We can’t compete against a [real estate investment trust] except on mission, and in certain cases we have been the successful bidder because of who we are, but that’s rare. Generally, it’s price.
So we would go into properties and buy the property at a low price and then improve the operations, be able to refinance out cash and then reinvest that cash.
We have not raised any capital since 2002. Everything we buy now is via our own cash flow or internally generated equity.
You touched on the fact that 30 years ago, the industry was limited to skilled nursing. What are some of the other big ways that senior living and care has changed over the past 30 years?
The product type has changed dramatically. We went from skilled nursing to assisted living to memory care. Now we’re seeing more on the independent living side, and there’s more attention now in senior house being paid to the 55+ product line as well. So there has been a major shift there.
On the operating side, we have gone through a series of regulatory changes, initially on the skilled side and then, as assisted living has come into its own, some changes to begin to deal with the fact that assisted living now does provide care; it’s not a pure hospitality model.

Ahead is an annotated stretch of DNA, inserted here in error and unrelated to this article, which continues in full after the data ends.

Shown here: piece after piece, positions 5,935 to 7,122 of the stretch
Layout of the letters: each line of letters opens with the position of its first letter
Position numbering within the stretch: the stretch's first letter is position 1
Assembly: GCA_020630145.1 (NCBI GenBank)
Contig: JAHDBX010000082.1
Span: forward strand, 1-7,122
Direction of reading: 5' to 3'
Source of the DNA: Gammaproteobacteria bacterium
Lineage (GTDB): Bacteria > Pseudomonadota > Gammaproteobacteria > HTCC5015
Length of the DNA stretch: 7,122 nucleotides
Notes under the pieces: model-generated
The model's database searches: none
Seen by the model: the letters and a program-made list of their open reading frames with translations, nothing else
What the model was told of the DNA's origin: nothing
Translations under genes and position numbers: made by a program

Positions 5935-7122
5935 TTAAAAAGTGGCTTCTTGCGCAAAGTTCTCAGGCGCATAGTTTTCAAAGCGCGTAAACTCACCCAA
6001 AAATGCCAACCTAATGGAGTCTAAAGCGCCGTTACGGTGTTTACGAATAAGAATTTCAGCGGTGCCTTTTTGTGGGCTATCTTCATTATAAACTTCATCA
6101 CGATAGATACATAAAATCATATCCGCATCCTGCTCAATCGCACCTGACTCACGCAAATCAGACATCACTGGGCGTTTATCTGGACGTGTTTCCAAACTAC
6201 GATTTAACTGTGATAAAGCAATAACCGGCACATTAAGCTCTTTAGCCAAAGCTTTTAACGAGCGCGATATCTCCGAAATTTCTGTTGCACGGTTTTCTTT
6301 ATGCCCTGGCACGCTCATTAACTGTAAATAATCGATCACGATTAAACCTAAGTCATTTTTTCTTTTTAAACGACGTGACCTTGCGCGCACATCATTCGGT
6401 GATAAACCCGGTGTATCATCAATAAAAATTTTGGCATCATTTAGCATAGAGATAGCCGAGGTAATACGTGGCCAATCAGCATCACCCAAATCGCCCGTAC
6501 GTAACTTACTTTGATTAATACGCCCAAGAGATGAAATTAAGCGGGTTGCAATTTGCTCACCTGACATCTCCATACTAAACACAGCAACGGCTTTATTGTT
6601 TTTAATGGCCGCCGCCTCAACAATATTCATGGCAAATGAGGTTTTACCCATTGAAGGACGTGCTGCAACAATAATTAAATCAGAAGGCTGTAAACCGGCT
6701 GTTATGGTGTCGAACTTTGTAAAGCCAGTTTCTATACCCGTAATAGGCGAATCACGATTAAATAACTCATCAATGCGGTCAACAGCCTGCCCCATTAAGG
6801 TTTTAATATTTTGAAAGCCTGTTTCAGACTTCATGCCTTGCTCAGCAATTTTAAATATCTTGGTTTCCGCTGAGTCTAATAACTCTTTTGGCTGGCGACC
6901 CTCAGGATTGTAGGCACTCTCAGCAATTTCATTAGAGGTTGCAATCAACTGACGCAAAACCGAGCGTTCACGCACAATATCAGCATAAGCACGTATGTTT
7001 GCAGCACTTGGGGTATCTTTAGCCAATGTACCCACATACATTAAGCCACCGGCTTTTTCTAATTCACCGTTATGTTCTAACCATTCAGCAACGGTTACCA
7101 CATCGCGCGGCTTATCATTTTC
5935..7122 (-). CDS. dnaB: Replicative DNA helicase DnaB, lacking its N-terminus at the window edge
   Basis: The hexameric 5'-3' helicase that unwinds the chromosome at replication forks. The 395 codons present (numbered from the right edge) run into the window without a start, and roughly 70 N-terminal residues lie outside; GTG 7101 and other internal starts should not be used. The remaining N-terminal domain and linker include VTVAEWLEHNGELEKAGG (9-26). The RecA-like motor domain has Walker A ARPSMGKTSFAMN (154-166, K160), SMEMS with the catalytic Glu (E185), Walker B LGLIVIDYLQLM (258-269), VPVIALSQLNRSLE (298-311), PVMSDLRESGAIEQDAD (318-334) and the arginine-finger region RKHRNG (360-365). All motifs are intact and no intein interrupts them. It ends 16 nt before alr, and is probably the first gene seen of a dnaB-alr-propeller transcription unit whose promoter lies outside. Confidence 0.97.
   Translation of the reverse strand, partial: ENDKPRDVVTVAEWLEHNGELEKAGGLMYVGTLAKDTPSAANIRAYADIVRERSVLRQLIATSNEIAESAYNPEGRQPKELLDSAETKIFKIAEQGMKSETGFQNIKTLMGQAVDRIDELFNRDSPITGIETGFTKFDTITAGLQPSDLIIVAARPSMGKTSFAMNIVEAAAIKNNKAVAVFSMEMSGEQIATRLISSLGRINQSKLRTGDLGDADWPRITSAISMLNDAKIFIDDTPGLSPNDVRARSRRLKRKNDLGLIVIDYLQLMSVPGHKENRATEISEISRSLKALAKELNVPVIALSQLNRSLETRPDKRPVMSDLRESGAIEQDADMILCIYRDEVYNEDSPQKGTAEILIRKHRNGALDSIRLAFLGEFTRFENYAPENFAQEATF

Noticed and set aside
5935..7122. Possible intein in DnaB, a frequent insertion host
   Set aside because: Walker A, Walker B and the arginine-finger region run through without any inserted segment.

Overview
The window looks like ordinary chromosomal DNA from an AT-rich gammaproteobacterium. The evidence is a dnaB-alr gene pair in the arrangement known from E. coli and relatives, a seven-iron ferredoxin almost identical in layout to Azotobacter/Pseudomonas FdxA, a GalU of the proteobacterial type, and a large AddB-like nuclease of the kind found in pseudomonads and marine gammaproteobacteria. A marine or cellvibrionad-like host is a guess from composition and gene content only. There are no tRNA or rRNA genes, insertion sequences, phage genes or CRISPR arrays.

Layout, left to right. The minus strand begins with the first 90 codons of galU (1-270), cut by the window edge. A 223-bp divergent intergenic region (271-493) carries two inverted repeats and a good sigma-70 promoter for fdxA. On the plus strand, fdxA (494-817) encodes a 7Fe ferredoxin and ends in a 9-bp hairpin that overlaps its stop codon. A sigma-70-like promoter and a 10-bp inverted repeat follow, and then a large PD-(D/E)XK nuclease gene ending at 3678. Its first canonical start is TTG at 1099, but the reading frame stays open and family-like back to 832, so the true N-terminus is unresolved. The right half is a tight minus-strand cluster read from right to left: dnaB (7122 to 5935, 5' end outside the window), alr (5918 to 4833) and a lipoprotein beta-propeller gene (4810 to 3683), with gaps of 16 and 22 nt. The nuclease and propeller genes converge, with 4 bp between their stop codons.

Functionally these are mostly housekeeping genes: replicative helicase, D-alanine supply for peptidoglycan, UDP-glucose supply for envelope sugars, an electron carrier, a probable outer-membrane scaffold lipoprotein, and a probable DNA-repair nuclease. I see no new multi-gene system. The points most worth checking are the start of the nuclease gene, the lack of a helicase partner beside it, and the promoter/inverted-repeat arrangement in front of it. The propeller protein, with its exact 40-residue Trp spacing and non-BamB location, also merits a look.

I think the bigger operating changes, though, come in how one manages. Juniper has been a big proponent of electronic operating systems. In 2011, originally because of planned skilled nursing-related changes associated with the Affordable Care Act, we made the decision to go away from paper. We implemented an electronic health records system in 2012 across our entire portfolio. Our view was that if it came to skilled nursing, then it would be part of assisted living over time, and we wanted a single operating platform.
But even before we had an EHR system, we tracked all kinds of quality metrics on a regular basis. We have over a decade’s worth of quality metrics, everything from falls and psychotropics to marketing, sales, quality, clinical, demographics. We know what the trends have been and how they have changed over time in our portfolio. The EHR system makes it a little easier for us to continue to do that.
You alluded to rising acuity. You have tried to address the changing nature of assisted living and rising acuity levels through Connect4Life, staffing-related challenges through the 15×20 program and misconceptions about aging through the trip to Burning Man. What other efforts at Juniper do you think are unique or special?